For decades, America’s kosher grape juice market has been dominated by Kedem, whose sweet libations come in concord, blush, white, peach, diet and a variety of sparkling flavors.
But with U.S. sales flat when it comes to non-kosher grape juice, Welch’s, America’s largest grape juice company, is muscling its way into the kosher market.
Starting in January, Welch’s will begin selling 100 percent grape juice certified by the Orthodox Union as kosher for Passover and year-round use. The kosher juice is being produced in partnership with Manischewitz, the 120-year-old kosher food company known for its sweet concord wine and ubiquitous Passover matzah. The bottles will carry both the Welch’s and Manischewitz logos, and Manischewitz matzah boxes will carry ads for the grape juice.
“What’s very cool about it is taking advantage of what Manischewitz does for kosher consumers and what Welch’s does for grape juice consumers and really bringing that together,” Ike Kim, senior brand manager of Welch’s bottled juice business, told JTA.
Welch’s recipe won’t change, but the production process for its kosher juice line, including regular and sparkling, will be subject to the same strict production restrictions that apply to kosher wine: namely, that the juice passes exclusively through observant Jewish hands from the time it is pressed until it is pasteurized.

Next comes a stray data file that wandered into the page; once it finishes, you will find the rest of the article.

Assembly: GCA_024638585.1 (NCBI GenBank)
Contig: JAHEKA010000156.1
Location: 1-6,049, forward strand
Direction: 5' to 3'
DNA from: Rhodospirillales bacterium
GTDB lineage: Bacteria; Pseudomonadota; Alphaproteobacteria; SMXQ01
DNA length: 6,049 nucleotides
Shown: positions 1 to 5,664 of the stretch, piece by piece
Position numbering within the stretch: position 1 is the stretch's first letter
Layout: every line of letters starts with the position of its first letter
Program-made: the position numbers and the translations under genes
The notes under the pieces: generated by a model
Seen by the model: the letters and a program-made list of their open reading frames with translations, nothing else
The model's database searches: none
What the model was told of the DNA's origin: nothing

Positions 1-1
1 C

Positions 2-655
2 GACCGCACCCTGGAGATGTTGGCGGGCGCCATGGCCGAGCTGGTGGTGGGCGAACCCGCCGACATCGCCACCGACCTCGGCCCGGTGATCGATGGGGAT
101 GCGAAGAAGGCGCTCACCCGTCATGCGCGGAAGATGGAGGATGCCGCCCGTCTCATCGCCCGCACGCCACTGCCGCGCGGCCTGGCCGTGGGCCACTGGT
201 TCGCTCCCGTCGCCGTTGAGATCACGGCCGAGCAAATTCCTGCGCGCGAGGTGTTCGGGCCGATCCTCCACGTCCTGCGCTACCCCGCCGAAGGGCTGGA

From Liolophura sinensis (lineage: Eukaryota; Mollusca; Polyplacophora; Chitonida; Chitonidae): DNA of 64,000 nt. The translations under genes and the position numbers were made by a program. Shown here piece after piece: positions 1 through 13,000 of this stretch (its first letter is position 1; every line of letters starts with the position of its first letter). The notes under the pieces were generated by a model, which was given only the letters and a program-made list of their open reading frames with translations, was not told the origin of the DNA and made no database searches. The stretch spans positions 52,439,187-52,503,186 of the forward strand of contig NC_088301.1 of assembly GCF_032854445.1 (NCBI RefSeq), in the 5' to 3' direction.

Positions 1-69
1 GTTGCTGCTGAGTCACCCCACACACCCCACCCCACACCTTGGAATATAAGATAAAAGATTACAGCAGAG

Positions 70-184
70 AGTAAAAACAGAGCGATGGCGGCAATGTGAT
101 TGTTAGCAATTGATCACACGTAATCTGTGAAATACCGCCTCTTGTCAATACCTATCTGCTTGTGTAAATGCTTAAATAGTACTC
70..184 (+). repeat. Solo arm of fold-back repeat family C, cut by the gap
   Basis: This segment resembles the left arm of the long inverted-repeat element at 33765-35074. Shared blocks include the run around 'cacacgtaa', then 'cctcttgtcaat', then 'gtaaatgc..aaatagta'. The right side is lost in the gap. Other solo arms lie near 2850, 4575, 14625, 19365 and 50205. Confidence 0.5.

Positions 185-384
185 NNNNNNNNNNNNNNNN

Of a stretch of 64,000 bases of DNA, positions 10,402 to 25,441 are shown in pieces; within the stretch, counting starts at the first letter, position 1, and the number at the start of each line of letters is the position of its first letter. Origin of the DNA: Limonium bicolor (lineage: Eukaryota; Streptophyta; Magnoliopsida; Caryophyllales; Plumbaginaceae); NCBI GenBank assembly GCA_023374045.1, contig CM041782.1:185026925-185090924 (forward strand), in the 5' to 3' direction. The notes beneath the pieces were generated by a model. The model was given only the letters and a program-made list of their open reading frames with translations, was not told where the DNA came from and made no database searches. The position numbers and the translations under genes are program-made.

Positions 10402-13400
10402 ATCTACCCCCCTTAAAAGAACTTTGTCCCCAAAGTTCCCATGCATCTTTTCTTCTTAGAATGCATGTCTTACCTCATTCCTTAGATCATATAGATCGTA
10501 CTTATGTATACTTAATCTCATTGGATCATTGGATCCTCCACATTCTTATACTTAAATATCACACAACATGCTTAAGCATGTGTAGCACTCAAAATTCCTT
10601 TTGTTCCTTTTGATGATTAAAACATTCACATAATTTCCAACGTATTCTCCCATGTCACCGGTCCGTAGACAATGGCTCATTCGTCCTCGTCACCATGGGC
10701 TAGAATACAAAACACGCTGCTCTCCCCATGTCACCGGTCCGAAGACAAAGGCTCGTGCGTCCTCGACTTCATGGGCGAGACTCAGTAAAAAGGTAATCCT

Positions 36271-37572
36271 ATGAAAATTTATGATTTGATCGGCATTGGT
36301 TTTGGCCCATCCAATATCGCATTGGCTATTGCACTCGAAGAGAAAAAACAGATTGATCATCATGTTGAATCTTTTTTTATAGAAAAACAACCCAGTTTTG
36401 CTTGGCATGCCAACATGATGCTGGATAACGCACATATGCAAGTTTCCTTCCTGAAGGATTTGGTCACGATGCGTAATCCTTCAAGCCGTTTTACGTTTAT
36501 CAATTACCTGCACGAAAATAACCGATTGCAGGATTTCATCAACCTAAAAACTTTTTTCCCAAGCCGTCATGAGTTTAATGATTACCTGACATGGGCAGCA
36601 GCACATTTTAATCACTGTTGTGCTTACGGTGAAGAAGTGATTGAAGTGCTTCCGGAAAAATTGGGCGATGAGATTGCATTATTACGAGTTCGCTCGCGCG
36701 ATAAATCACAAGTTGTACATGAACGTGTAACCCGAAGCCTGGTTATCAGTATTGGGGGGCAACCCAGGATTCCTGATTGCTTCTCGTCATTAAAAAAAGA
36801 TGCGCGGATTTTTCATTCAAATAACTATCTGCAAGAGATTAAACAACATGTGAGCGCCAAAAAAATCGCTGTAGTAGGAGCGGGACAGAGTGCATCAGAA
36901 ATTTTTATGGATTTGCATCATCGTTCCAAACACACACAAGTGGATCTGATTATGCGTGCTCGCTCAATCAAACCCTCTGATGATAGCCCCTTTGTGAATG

“It’s long overdue for Manischewitz to come out with a grape juice,” said David Sugarman, Manischewitz’s CEO.
Welch’s still will maintain its regular line of grape juices, which will not be certified as kosher.
Unlike the non-organic Kedem lines, Welch’s kosher grape juice does not use sulfites as a preservative, Lee said.
Kedem’s parent company, Royal Wine Corp., did not return a call seeking comment.
Both Kedem’s and Welch’s juice are considered 100 percent grape juice and fulfill the Jewish legal requirements necessary to use the drink for sacramental purposes like Kiddush and Havdalah.
This is not the first time that Welch’s has gone kosher. Some years ago the company tried a kosher grape juice, but it was discontinued relatively quickly. Welch’s hopes that by teaming up with Manischewitz, things will turn out differently this time around.
“The fact that we’re going to this market with Manischewitz is a huge differentiator from history for us,” Kim said. “Once we see how we perform on Passover, that will help us understand how much we can grow the kosher market.”